On October 16, 2015, the Article 29 Working Party issued a highly-anticipated statement on the implementation of the CJEU Maximilian Schrems v Data Protection Commissioner case. From the perspective of companies that relied upon Safe Harbor as their sole legal basis for importing personal data from Europe, and currently lack and are unable to quickly utilize an alternate mechanism, the statement is as notable for questions not addressed as for those that were taken on.
Here are five questions that the Article 20 Working Party statement doesn’t address for these companies.
With respect to data transferred before October 6, 2015:
1. Can the data continue to be held, as opposed to being immediately deleted?
2. If yes, can it continue to be used for the legitimate purposes for which it was collected and transferred?
3. If yes again, can it be updated via a new transfer, even in the absence of an alternate mechanism, if it is in the data subject’s interest to do so?
4. Should there be a grace period, during which new data transfers under Safe Harbor may occur while a company transitions to implementation of an alternate mechanism?
5. Should references to Safe Harbor in privacy policies, notices and websites be amended immediately?
What is to be made of the fact that the Working Party is silent on these topics? It may be that the magnitude of the sudden shift in the EU DP acquis caused by the Schrems ruling renders any attempt to formulate answers to these questions too complex and fraught with legal uncertainty. What was lawful one day became unlawful the next, but only on one side of the Atlantic. Furthermore, the focus is an unprecedented quasi-legal framework created out of thin air through political negotiation and agreement. It may also be the case that taking into consideration the uncertainty the Working Party acknowledges as to the post-Schrems viability of alternate transfer mechanisms, that they believe it best to defer questions about how one unravels previously acceptable mechanisms to a later time when the bigger picture has been brought into focus. Or the Working Party may have had intense discussions about these questions and concluded that they are best answered on a case-by-case basis by individual DPAs. The need to produce a statement that reflects a consensus or common position of all the DPAs may have played a determinative role as well.
Whatever the factors underlying the limited focus of the Working Party’s October 16 statement, it remains striking that a document professing to discuss the implementation of a judicial ruling invalidating the Safe Harbor framework has so little practical guidance to provide to thousands of Safe Harbor companies about their current data processing activities.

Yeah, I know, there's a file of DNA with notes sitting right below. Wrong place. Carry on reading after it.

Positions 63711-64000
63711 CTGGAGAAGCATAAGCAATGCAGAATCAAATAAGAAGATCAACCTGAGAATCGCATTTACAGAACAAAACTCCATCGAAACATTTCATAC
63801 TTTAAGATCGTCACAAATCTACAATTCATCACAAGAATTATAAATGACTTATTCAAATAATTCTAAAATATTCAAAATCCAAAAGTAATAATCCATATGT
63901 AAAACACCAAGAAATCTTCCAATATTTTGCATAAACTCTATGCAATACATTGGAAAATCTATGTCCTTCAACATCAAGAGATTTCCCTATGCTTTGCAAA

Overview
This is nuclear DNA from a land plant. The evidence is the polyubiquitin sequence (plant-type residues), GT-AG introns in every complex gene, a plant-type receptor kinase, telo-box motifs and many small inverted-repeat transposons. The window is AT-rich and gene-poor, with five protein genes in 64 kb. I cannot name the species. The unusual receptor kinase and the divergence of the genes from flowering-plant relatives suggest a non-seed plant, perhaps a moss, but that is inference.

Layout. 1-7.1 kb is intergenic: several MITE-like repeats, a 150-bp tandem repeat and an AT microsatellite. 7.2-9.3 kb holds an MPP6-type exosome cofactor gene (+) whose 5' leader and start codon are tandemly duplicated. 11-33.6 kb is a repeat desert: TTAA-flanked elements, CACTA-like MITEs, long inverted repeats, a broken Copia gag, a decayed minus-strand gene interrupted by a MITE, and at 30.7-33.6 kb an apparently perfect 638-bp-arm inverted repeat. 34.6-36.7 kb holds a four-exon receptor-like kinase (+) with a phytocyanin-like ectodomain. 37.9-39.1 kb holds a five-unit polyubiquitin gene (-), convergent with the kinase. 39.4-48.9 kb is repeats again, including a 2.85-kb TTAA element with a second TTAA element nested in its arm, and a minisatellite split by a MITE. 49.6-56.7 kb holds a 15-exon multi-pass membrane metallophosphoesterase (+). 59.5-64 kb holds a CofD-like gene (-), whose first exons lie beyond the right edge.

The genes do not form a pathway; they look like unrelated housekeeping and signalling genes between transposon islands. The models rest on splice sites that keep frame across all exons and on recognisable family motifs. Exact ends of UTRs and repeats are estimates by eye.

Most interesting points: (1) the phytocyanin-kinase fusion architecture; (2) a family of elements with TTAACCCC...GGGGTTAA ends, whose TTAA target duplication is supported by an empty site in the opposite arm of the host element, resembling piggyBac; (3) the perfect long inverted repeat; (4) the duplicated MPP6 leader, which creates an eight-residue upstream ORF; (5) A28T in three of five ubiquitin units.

My own thoughts on these questions are that one has to begin by distinguishing between legal obligations that apply to European companies and those that apply to US companies. Since Safe Harbor was designed to bridge the gap that exists, it is not surprising that its demise yields quite divergent answers depending upon the jurisdiction a company is located in.
At the same time, this division of applicable law by jurisdiction does not apply to Safe Harbor companies with respect to transfers of human resources data. According to the sixth paragraph of the Safe Harbor Privacy Principles “U.S. law will apply to questions of interpretation and compliance with the Safe Harbor Principles….except where organizations have committed to cooperate with European Data Protection Authorities.” Making such a commitment is mandatory under Safe Harbor when it comes to HR data. Consequently, what follows holds only for non-HR data, or for HR data in situations in which the DPAs have not intervened.
Here is my analysis:
With respect to data transferred before October 6, 2015:
1. Under European DP law, a good case can be made that the data must be deleted immediately, along the lines that even storage of data is a form of data processing under the Directive and that no legal ground exists post-Schrems to engage in such processing. At the same time, a counter argument could be made that the CJEU Schrems ruling only applies to transfers going forward and doesn’t address the past or current legitimacy of data processing activities that were lawful when initiated. In addition, immediate deletion could have serious unintended consequences for data subjects, such as for those who have paid for products to be delivered or for surgery to be performed remotely by companies reliant upon Safe Harbor.